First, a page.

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reply to post by 727Sky
People still need doctors and engineers to keep society running, and that requires human capital.
So does this mean the field to train for is being the guy who designs the robots?
On many aircraft today the onboard computer does a diagnostic and then the mechanic just replaces a box which goes to tech support for an actual fix.
One of the most important extensions to the police use of robots in this period will be advanced biometric ID checks such as face, retina and fingerprint recognition.These facilities will greatly extend the surveillance potential of the robots and make their use considerably more widespread They will be able to determine the identity of individuals in seconds through direct link with police computers. Wheeled humanoid police robots with more semi-autonomous operation will be in use on the streets.Many robots could sit passively in areas in town centres or areas known for crime.They could monitor any sudden scene changes like the appearance of a group or a crowd and use audio and vision systems to determine whether they are a group of harmless drunks or are potentially dangerous. Audio levels and speech perception would be used to tell if there was aggressive shouting and swearing and vision systems could watch for human contact or standoffs.Robots will alert a human operator to survey the scene and advise. The robot could be remote controlled to approach the situation and enable the operator to ask questions, check IDs and assess the situation. Robot backup could be sent in with aerial vehicles and more ground robots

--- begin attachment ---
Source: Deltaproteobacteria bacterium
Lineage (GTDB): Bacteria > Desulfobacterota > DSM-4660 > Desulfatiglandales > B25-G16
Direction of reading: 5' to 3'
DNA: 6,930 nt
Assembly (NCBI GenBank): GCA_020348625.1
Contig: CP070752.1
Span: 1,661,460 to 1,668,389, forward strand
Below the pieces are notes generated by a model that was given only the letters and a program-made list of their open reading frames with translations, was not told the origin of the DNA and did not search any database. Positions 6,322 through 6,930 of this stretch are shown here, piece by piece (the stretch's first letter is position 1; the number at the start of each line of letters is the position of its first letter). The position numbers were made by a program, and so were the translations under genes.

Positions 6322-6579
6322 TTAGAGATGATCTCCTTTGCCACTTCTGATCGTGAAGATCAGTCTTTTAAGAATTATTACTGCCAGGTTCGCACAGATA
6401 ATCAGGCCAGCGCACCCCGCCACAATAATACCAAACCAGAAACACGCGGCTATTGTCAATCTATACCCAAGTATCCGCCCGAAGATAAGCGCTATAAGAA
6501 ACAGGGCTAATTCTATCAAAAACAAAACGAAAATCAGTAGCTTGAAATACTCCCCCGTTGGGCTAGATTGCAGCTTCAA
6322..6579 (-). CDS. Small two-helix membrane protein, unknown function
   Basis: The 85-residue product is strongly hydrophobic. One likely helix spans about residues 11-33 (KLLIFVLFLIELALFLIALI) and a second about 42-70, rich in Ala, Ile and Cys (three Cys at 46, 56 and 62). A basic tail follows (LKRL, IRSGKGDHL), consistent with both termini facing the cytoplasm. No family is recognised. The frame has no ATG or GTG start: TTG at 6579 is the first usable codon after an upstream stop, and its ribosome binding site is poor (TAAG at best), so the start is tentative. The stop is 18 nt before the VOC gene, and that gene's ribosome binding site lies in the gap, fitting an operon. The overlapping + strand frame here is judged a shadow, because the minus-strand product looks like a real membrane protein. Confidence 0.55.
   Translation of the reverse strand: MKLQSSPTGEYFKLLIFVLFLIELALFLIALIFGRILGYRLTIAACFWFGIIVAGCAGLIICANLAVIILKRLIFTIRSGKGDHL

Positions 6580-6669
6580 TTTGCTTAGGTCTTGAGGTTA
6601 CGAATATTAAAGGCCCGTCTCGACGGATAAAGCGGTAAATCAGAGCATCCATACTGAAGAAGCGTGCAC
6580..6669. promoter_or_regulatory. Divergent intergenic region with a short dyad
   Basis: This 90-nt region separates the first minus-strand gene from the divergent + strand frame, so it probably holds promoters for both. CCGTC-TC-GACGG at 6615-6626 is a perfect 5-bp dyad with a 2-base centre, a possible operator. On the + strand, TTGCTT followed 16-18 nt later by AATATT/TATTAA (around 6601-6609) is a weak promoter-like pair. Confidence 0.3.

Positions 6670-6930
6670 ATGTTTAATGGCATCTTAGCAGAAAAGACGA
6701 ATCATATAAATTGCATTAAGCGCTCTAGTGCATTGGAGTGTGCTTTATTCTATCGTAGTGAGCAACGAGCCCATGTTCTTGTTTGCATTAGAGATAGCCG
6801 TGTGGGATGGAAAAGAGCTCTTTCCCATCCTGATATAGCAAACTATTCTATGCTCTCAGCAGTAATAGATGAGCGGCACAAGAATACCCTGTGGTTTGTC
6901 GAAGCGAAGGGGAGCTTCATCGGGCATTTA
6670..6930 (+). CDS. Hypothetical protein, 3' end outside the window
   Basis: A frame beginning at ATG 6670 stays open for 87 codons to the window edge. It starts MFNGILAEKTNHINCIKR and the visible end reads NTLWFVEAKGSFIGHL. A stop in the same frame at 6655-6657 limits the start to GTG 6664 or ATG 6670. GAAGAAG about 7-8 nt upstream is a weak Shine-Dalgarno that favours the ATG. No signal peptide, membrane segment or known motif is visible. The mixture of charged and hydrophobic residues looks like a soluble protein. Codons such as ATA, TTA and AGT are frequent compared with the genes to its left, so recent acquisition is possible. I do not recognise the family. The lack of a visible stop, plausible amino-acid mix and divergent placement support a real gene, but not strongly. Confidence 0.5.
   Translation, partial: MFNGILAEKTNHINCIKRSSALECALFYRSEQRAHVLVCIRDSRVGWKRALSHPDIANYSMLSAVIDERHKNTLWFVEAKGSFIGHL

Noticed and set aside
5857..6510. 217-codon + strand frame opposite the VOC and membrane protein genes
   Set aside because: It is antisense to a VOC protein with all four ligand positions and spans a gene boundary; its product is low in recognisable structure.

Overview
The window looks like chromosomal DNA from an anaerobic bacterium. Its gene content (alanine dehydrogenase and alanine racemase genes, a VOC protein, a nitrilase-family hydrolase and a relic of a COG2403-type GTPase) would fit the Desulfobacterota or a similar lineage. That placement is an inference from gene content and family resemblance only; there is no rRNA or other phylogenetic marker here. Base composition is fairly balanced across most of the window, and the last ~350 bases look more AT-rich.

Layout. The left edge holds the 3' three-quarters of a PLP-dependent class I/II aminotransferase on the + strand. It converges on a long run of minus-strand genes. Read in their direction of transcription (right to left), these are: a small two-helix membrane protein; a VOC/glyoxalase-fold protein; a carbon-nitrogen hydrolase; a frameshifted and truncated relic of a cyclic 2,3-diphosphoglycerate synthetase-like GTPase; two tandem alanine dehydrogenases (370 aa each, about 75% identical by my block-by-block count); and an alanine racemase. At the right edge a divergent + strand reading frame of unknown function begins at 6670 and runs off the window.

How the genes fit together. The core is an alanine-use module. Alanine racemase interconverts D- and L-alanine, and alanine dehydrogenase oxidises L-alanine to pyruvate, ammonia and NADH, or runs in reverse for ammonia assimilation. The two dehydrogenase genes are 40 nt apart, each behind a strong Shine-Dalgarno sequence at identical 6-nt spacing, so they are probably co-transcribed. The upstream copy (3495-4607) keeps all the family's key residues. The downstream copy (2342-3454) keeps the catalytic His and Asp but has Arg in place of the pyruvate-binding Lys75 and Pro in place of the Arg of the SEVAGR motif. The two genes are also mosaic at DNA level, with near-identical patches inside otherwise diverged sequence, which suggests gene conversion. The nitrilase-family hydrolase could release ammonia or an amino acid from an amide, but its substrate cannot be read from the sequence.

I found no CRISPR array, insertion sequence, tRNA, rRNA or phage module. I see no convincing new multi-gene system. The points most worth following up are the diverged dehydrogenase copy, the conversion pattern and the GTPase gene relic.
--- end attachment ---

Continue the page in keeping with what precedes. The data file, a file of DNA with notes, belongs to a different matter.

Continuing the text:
One of the most important extensions to the police use of robots in this period will be advanced biometric ID checks such as face, retina and fingerprint recognition.These facilities will greatly extend the surveillance potential of the robots and maketheir use considerably more widespread They will be able to determine the identity of individuals in seconds through direct link with police computers. Wheeled humanoid police robots with more semi-autonomous operation will be in use on the streets.Many robots could sit passively in areas in town centers or areas known for crime.They could monitor any sudden scene changes like the appearance of a group or a crowd and use audio and vision systems to determine whether they are a group of harmless drunks or are potentially dangerous. Audio levels and speech perception would be used to tell if there was aggressive shouting and swearing and vision systems could watch for human contact or standoffs.Robots will alert a human operator to survey the scene and advise. The robot could be remote controlled to approach the situation and enable the operator to ask questions, check IDs and assess the situation. Robot backup could be sent in with aerial vehicles and more ground robots.
There will be much more autonomous functioning to reduce costs and free police officers for more human tasks. Humanoid walking robots would be more in use for crowd control at games, strikes and riots. Robots will patrol city centers and trouble spots where fights are likely to break out.Robots will have reasonable speech perception and be able to ask questions and respond to answers.